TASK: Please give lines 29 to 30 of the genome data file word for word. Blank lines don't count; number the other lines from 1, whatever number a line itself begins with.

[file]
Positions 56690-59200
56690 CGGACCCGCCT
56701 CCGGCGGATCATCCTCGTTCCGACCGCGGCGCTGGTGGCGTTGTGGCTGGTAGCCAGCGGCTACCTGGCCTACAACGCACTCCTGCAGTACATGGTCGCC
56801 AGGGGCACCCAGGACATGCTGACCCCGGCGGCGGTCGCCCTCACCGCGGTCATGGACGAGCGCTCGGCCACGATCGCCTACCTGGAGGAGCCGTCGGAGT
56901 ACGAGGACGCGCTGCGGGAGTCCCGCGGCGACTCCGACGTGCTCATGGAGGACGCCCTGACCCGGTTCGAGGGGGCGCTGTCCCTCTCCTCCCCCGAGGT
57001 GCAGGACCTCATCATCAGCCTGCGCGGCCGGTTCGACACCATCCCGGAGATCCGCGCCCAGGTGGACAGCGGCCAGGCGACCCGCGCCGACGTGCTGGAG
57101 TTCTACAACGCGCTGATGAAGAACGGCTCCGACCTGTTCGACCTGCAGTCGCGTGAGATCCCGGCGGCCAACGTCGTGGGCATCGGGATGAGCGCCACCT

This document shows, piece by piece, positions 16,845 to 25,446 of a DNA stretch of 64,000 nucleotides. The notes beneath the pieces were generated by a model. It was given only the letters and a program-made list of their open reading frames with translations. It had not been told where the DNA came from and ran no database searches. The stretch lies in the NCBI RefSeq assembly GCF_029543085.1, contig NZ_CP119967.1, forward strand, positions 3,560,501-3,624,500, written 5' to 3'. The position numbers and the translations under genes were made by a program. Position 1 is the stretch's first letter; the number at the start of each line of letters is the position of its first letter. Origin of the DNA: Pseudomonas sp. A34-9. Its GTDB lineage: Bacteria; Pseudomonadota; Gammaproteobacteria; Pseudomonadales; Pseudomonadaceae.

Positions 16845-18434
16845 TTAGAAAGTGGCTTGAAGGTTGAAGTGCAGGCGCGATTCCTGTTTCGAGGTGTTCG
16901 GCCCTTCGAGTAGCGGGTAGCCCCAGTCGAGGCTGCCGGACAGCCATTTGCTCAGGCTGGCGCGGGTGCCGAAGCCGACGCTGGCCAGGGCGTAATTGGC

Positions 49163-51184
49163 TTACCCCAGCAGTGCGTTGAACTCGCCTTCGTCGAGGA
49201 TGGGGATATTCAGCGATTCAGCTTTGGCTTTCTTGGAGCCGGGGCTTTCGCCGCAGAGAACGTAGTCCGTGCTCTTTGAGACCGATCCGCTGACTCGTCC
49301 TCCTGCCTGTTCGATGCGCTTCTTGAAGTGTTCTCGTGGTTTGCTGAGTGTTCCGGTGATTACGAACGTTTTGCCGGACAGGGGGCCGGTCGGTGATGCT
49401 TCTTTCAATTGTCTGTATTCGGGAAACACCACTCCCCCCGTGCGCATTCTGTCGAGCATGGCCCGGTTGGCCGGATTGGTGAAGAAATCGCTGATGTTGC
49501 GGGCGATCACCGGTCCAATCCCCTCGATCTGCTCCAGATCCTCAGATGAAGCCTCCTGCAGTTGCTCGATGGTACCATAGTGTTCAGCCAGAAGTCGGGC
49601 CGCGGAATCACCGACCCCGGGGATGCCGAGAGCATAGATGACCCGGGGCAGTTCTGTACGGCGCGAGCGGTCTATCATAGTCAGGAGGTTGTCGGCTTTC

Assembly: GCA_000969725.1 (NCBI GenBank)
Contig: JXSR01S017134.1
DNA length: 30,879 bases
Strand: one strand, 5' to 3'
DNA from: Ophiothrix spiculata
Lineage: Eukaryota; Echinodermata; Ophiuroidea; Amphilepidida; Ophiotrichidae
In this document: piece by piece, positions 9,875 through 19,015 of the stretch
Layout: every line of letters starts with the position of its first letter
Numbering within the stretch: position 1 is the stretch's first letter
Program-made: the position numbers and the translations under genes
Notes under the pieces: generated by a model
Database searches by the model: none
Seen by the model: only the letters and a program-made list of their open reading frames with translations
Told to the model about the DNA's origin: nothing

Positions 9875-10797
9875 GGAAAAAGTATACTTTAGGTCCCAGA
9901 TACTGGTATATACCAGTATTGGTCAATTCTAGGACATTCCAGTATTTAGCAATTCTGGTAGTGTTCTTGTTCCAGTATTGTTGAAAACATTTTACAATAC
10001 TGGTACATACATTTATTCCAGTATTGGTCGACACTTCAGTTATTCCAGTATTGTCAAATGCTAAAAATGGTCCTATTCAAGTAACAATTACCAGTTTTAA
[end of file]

Notes under the pieces: generated by a model
Database searches by the model: none